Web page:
From Milford Haven to Wrexham and Mid Wales to Cardiff
Please understand that the Frontera Owners Group or any organiser of events will not be held responsible for any loss, damage, accident or injury caused by attending an event. You are responsible for your passengers and for your own safety and should carry the necessary recovery and safety equipment. You agree to follow the rules of the Highway Code, Green Lane Code and club pay and play site rules whichever applies. For greenlane events; All events should adhere to the GLASS Code of Conduct, and please note that Rights Of Way often change and if a TRO (traffic regulation order) has been put in place by the local council you should not drive the lane. If you do not agree to the above you should refrain from taking part in the event.
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This thread is to contain information for those who will be attending Drift's "cheap" green laning weekend in north Wales on 9th-11th March 2007.
It is intended to have a preview of both Saturday and Sunday, a little about the accommodation, a list of items to bring and perhaps a little about vehicle preparation and some driving tips.
This topic will be locked, whilst discussion on this event can continue here
Last edited by Trugga on Wed Feb 28, 2007 11:22 pm, edited 1 time in total.
As Ste has hinted at, I have been working out a route for the weekend.
Saturday will be suitable for standard Fronteras and while MT's are not required, a good tread depth is recommended. You will get to experience some breath taking scenery, and get to drive along a narrow part sealed lane, a wet slate climb, shallow mud over a gravel base with side slopes, the "Corwen Car wash" (which can be by passed for those not liking water), the "Wayfarer" and then the "Lost Lake" lane with a bit more mud, water splashes and side slopes.
During Saturday you will get to drive a little over 18 mile off-road, but it will take you 5¾ hours (with coffee breaks and photo stops) and accompanied with 70 miles (2 hours) of transit sections should make for an excellent day out.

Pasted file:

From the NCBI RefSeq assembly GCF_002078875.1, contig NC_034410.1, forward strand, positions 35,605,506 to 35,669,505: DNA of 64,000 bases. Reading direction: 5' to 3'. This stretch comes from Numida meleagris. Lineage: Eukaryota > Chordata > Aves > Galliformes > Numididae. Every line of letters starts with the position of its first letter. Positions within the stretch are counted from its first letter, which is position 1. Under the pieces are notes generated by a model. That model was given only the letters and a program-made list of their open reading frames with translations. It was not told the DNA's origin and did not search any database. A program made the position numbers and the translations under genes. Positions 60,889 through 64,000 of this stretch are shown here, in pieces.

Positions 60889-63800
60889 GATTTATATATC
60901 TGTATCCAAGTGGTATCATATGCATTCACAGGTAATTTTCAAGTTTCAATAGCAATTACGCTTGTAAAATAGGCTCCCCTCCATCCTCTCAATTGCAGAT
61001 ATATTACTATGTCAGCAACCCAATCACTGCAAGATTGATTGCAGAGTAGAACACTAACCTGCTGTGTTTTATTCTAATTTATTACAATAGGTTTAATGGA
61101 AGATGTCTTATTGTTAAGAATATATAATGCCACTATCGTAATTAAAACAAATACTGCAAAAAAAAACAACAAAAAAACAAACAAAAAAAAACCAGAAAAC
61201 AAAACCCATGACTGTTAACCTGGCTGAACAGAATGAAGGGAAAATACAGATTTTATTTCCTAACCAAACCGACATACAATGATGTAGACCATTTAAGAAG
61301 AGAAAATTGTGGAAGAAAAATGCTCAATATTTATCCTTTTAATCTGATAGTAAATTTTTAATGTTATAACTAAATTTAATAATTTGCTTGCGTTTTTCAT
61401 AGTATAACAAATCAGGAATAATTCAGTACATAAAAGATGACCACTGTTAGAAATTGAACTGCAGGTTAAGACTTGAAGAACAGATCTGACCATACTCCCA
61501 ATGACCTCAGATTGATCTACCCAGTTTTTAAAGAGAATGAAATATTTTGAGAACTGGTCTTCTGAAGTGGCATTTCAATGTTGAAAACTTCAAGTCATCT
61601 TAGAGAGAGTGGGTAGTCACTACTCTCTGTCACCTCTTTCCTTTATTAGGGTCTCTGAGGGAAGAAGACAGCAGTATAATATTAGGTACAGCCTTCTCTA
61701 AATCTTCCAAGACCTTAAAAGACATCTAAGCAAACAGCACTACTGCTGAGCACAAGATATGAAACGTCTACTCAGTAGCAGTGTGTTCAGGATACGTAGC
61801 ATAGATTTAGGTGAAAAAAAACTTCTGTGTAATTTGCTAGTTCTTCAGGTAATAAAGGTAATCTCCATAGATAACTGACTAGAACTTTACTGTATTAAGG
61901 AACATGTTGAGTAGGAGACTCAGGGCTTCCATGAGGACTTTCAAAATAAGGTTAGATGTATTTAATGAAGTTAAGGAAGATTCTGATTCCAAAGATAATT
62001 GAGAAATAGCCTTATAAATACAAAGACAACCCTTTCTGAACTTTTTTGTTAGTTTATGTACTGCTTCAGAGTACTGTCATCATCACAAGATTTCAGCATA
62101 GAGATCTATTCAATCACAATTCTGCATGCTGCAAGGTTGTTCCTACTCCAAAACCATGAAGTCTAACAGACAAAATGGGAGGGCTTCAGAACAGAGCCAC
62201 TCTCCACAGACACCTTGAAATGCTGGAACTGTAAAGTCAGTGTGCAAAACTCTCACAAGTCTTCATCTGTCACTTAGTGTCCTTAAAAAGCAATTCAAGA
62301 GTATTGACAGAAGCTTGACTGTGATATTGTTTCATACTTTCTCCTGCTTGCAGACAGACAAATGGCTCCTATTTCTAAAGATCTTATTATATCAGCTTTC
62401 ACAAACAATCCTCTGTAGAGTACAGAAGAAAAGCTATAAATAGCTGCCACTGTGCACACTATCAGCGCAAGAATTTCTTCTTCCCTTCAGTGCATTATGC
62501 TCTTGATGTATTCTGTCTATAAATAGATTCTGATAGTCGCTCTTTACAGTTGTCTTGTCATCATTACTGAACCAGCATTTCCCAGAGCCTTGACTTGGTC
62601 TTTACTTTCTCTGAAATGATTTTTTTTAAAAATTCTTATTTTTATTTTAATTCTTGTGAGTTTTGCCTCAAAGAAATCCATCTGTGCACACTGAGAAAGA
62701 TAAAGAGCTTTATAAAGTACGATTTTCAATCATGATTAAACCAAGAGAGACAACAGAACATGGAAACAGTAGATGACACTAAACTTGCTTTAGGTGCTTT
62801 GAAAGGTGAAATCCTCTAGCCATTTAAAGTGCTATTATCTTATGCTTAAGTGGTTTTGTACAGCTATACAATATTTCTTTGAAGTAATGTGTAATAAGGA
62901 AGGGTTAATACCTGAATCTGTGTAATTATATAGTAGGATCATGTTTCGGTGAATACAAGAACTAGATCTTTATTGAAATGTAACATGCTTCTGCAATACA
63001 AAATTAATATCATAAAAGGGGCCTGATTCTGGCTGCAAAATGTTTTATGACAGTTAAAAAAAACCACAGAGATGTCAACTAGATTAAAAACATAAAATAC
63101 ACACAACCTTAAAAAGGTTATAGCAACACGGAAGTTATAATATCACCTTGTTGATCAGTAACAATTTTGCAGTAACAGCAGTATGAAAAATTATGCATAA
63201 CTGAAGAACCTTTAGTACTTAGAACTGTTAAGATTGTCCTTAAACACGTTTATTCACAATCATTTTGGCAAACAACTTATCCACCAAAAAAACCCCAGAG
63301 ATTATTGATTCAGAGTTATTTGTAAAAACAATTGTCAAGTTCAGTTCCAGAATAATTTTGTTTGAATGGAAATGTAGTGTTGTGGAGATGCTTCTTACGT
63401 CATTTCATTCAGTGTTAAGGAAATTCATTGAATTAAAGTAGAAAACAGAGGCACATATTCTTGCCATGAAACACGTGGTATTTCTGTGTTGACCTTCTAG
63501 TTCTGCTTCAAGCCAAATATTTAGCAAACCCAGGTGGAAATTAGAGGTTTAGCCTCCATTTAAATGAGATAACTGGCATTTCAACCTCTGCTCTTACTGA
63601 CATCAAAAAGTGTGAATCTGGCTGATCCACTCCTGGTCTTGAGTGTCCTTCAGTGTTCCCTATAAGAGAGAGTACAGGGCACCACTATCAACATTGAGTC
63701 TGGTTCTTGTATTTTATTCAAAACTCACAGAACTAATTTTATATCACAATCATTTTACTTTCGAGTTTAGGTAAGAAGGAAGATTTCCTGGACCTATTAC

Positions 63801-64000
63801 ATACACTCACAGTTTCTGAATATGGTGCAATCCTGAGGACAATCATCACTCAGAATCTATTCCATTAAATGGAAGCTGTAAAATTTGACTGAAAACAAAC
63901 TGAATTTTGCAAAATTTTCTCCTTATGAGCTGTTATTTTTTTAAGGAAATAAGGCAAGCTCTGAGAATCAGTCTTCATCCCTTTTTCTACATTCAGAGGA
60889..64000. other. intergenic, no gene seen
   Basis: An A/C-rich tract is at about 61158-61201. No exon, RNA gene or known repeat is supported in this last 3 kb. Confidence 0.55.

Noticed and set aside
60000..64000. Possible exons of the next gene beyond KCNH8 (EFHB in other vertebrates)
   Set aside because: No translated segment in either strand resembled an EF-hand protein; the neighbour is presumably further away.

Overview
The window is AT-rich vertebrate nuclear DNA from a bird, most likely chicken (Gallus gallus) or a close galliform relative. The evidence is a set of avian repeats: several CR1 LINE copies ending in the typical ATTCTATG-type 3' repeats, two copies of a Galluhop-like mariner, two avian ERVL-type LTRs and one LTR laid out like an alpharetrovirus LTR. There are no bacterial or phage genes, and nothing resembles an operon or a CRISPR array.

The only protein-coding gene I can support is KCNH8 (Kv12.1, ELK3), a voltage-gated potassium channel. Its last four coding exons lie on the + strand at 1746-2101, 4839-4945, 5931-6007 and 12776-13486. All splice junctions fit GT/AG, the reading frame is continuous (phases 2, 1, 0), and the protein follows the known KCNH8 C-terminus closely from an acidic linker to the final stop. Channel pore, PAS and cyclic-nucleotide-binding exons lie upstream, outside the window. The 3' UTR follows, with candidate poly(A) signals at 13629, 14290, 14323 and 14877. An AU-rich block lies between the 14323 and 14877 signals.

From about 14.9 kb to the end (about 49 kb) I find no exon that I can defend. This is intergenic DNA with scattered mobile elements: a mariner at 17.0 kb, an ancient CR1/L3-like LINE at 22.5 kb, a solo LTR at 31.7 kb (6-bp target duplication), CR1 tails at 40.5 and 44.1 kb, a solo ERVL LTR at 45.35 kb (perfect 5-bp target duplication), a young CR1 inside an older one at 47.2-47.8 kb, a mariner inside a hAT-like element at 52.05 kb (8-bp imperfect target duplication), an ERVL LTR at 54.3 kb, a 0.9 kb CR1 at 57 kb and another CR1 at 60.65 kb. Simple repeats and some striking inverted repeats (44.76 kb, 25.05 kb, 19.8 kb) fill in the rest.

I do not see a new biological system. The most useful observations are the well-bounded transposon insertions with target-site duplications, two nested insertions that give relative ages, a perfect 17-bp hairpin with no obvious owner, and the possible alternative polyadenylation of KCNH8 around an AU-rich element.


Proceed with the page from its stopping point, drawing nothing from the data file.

The Saturday route will involve a long drive out, but we will then be driving back towards the hut (and the pub)
EDIT: Mileage and timings corrected
Sunday will be a little more "difficult", but once again, by-pass sections will be included for those not wanting to potentially damage there vehicle (gorse bush scratches, possible under body scraping) The Sunday route will head off south from the hut, ending up somewhere near Machynlleth
Here are some pics of some of Saturdays challenges:
Last edited by Trugga on Thu Mar 01, 2007 11:23 pm, edited 2 times in total.
Pete + Dan
Luke + Chris
Sandy + Martin
Tim (Friday night & most of Saturday day time).
Last edited by Trugga on Wed Mar 07, 2007 10:42 pm, edited 2 times in total.
Gwydyr Mountain Club's Chapel Bunk House
Out side view
Here is the location circled, the main red road is the A5 through Capel Curig, the next village you go through after Betwy Coed.
Cost per person is £15 for two nights accommodation. Anything left over (after feeding the electricity meter) will be donated to FOG.
Whilst typically Welsh and rustic, the bunk house does afford a little comfort, with a spacious kitchen/dining area, a comfy lounge, his and her toilet facilities, a vestibule and wet clothes storage area. Upstairs (careful with the stairs though please) are two sets bunks (not the sort you buy from Ikea for the kids room though)
You will need to bring your own sleeping bag (or sheets and blanket) as only a mattress is provided. Also, bring your own wash kit. Crockery and cutlery is available in the kitchen.
The hut interia is strictly No Smoking
There is th Tyn y Coed pub 10 minutes walk down the road, that serves food (and beer)
There is a nice Cafe that does cooked breakfasts down the lane, The Bryn Glo.
For those using tomtom use the pub address its 10 minutes walk away and 1 minute in a car.
Snowdonia National Park
Once there anyone can point you to the "Mountaineering Club hut"
Its nick name is "the chapel" as that is what it once was
Last edited by Trugga on Sun Mar 04, 2007 6:19 pm, edited 1 time in total.